The AP had an interesting piece on employers and hiring over the weekend. Basically, employers aren’t hiring because there’s so much uncertainty out there. What will Obamacare cost? What will tax obligations be when the Bush tax cuts expire? So many questions, so few answers.
Jason Speer is nervously watching Congress and possible tax changes as Bush-era income tax cuts near expiration at year’s end. He’s a vice president of Quality Float Works of Schaumberg, Ill., which makes devices to monitor fluid levels in tanks.
Speer says he’d feel a lot better about hiring later this year if it weren’t for the uncertainty about federal taxes. Unable to anticipate his company’s costs, Speer says he can’t make decisions about growth and hiring.
“We don’t know if there’s something around the corner that’s going to hurt our business,” Speer says.
Who is trying to stop the tax hikes from going into effect? Not President Obama, he’s too busy campaigning.
Sen. [John] Cornyn [R-TX] says the impending tax hikes will do far more harm than good:
“Raising taxes is the last thing we should do amid the weakest economic recovery since World War II. Unfortunately, even if we avoid the full ‘Taxmageddon’ scenario, President Obama’s health care law also contains a new surtax on investment that will take effect in 2013. This new surtax will hamper small business investment, which is the lifeblood of private-sector job creation.”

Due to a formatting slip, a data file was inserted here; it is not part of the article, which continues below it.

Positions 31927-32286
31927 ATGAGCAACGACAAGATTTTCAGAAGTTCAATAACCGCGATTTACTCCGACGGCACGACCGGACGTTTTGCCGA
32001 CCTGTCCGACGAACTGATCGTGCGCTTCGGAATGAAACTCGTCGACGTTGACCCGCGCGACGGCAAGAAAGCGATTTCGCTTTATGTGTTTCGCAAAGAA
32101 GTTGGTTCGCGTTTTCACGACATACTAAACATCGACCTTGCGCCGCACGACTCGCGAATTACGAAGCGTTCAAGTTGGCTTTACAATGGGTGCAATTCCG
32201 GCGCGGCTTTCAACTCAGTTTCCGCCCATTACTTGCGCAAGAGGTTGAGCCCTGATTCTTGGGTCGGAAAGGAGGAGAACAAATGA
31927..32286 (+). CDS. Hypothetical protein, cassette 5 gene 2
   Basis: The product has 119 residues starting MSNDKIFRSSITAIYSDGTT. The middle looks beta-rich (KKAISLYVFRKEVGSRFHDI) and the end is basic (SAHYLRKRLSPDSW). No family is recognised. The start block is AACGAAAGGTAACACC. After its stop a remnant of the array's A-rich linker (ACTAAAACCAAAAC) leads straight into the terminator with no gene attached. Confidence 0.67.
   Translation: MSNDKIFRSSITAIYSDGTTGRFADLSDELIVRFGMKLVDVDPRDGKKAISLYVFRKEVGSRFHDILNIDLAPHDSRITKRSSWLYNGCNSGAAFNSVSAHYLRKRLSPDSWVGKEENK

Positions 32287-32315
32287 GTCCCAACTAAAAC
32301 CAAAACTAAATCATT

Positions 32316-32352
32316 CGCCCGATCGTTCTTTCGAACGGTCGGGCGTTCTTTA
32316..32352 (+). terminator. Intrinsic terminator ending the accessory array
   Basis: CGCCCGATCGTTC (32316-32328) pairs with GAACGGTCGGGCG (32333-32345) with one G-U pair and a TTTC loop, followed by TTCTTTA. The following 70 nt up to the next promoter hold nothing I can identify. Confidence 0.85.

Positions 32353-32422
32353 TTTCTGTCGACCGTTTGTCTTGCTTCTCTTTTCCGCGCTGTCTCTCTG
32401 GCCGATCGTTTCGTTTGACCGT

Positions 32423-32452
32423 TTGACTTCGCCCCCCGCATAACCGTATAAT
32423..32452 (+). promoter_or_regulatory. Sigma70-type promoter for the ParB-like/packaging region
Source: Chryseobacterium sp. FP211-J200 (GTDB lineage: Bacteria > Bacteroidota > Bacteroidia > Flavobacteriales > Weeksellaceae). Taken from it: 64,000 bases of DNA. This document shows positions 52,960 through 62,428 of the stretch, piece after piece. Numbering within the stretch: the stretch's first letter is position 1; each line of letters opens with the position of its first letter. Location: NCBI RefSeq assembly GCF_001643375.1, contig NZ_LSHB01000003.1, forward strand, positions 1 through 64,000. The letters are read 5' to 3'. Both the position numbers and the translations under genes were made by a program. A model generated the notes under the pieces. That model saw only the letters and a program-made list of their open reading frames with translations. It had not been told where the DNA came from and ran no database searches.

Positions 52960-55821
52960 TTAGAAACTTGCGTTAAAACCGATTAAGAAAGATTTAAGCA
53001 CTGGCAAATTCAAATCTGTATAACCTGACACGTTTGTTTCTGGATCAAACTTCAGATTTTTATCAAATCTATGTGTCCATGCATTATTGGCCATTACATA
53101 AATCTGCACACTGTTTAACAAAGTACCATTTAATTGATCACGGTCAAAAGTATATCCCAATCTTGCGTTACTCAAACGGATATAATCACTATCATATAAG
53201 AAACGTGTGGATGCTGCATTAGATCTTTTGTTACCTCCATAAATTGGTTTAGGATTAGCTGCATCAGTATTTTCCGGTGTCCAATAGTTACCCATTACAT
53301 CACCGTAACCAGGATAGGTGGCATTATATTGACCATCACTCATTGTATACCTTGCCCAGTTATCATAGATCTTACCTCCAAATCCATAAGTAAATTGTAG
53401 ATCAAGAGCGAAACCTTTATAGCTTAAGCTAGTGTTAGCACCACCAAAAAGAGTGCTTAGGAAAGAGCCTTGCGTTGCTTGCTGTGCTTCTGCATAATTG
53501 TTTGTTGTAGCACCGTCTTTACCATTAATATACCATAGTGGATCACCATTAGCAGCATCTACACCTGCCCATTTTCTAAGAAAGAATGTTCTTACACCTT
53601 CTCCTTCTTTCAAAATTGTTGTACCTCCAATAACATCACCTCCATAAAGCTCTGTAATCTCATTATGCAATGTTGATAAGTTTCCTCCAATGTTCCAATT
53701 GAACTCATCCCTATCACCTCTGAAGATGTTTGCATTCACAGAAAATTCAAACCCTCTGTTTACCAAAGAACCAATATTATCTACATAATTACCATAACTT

But, in the president’s opposition, there’s a bipartisan movement growing to stop them, Conryn said:
“The good news is that we now have an emerging bipartisan consensus on tax reform. The bad news is that President Obama is missing in action. (Read More)
Senate Majority Leader Harry Reid [D-NV] hasn’t been very helpful either. President Obama loves blaming everything on Congress, specifically Republicans, but it’s Reid that keeps any bills from passing.
[Republicans] didn’t have time to filibuster anything, it was over so quickly. Moreover, their ability to take meaningful action was effectively nullified by four specific parliamentary maneuvers taken by Mr. Reid.
Why does the majority go to all this trouble? The simple answer is to protect its members from tough votes.
The Senate is a wide open forum where almost any issue can be raised and voted on at almost any time. This environment is a function of the Senate’s tradition of unlimited debate, but it does leave members vulnerable to having to vote on difficult issues at inconvenient times, like when they are up for re-election.
In response, Majority Leader Reid has adopted the practice of blocking amendments from being offered. No amendments, no surprises, and no tough votes.
Taken alone, Sen. Reid’s actions on S. 2204 are not historically unique. Every recent majority leader has used them on occasion. But what used to be relatively rare has been repeated dozens of times in recent years. (Read More)
It’s almost like the Democrats want the economy to implode, they just want it to happen after the next election. If they’ve lost, they will blame it on Republicans. If they’ve hung on to the White House and the Senate, it will give them a reason to call for even more spending and higher taxes.
Update: Linked by Daily Pundit – thanks!
Update: Dana at The First Street Journal linked and tied it to a later post I did about today’s gloomy economic news. Be sure to check it out.